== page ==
Your Body’s Platelets Can Be Put to Good, Multiple Uses

by / 0 Comments / 154 View / December 29, 2017

It’s certainly versatile. Platelet-rich plasma (or PRP) is used both to treat injury or damage as well as to reap cosmetic benefits.

Basically, PRP is a highly concentrated injection of the body’s own platelets, said Jennie-Corinne R. Baublitz-Brenenborg, D.O., interventional pain management physician at Argires Marotti Neurosurgical Associates of Lancaster.

In other words, the procedure is autologous — meaning the patient and the donor are the same. The patient’s blood is then centrifuged down to concentrate the platelets.

“Platelets have a high concentration of healing growth factors,” said Baublitz-Brenenborg. “The concentrated plasma is injected into an area of bone or soft-tissue degeneration and used to promote a healing response in injured or damaged tissue.

“PRP is a natural treatment, which has been used for several years in healing injured tendons, ligaments, muscles, and joints, and for any type of acute or chronic tendonitis or arthritis,” she added.

Jennie-Corinne R. Baublitz-Brenenborg, D.O.

Typically, the patient receives one to three treatments of PRP — which represents a good trial of therapy. Some patients experience pain reduction with the first treatment.

“If treatment isn’t effective after three treatments, the likelihood of it being effective is reduced,” said Baublitz-Brenenborg. “But it does take six to eight weeks to evaluate whether the body is responding.”

Patients receiving a PRP treatment can expect to be at the doctor’s office for one to two hours. That includes the blood draw, identical to a routine one; the centrifuging process; and the procedure itself, with a short post-procedure recovery period. The patient can go home the same day and needs only to “take it easy” that day.

“The next day they can resume their normal activities; there’s no significant down time,” said Baublitz-Brenenborg.

Generally, the risks/side effects are no greater than with any other injection procedure, such as bleeding and infection, and the doctor will discuss those with the patient.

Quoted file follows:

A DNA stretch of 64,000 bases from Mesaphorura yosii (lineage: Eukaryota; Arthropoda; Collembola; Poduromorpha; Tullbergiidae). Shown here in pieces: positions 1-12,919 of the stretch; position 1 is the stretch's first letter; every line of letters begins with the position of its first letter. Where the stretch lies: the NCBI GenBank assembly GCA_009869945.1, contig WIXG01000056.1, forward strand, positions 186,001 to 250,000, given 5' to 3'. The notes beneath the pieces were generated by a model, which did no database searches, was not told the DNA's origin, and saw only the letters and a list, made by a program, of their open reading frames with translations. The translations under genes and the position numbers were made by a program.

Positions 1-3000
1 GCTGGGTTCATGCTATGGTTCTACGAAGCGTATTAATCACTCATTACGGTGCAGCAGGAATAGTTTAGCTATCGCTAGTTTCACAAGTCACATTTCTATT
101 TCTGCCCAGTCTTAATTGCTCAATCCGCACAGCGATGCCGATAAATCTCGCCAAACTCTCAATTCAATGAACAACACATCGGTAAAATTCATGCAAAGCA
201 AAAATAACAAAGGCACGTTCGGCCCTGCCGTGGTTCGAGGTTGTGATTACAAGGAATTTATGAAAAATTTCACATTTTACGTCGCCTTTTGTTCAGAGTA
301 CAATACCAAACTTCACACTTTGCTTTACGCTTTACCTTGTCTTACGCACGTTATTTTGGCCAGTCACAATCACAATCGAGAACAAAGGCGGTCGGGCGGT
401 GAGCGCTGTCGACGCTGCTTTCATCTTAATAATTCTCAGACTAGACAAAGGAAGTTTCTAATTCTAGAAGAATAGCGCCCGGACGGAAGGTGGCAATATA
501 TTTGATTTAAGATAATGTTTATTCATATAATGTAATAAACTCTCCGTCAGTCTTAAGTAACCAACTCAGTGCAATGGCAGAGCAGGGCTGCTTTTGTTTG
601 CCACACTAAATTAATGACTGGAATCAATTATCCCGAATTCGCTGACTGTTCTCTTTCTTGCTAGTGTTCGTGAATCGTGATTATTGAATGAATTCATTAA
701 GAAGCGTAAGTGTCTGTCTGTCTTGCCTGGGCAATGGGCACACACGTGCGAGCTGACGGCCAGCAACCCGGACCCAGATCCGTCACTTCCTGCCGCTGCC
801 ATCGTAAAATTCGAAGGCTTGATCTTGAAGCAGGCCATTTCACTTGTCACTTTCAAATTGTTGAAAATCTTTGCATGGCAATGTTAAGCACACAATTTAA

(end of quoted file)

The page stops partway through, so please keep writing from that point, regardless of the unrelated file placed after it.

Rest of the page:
“Compared with cortisone, in my opinion, the potential side effects are fewer,” Baublitz-Brenenborg added.

The procedure is still considered “investigational” rather than “standard medical care,” however, with no guarantee of improvement.

Still, many patients choose PRP after conventional treatments, such as physical therapy, corticosteroid injections, or surgery, have failed, or if the patient wants to pursue a more natural course to healing,” said Baublitz-Brenenborg. “The goal of treatment is permanent pain relief.”

PRP isn’t covered by insurance, despite some medical studies supporting its effectiveness.

“My guess is that if insurance does start covering it, it would do so with the treatment of lateral epicondylitis (tennis elbow),” she added.

Some studies of PRP use in the spine suggest pain relief equivalent to corticosteroid injections, which typically last three to six months. But, Baublitz-Brenenborg admitted, there aren’t a lot of data out there on how long this emerging technology works for pain.

PRP’s cosmetic uses are well known to Thuy Hoang, a registered nurse at Blossom Med Spa in Lancaster. It’s administered through a procedure called microneedling, an electric skin-needling device studded with 12 very fine needles.

“Useful for PRP, the device penetrates to the upper layers of the skin, creating tiny needle wounds to reduce/eliminate lines and wrinkles, tighten loose skin, [reduce] acne scars, and minimize pores,” said Hoang. “It can also stimulate hair growth on the scalp to increase hair volume and to strengthen hair.”

The process of microneedling and placement of PRP prompts the body to respond through the creation of new collagen and elastin fibers, she added. Microneedling is supposed to allow PRP to penetrate the skin, like a matrix.

In turn, the PRP “helps grow and regenerate the skin,” said Hoang.

The other way PRP can penetrate the skin is via a dermal filler, by injecting PRP into skin with a syringe.

The healing factors in PRP are relevant to the cosmetic uses as well. Plasma has nutrients, hormones, and proteins, and these components help regenerate new cells when injected into the skin, Hoang added.

When microneedling is used in conjunction with laser or a chemical peel, results are quicker.

The procedure is considered safe and noninvasive and takes only about 45-60 minutes, in addition to the blood draw (which takes 15-20 minutes) and centrifuging.

There’s no down time; patients can return to work or normal activities the next day.

“Because a numbing agent is applied prior to the procedure, it doesn’t hurt,” said Hoang, “though there may be a little redness and dryness.”

It may be surprising because of the presumed vanity of females, but she finds that both women and men choose to undergo microneedling with PRP, as do people of different ages.

“One reason for the popularity of the procedures is that a lot of clients are looking for good results in a natural way, using their own plasma.”

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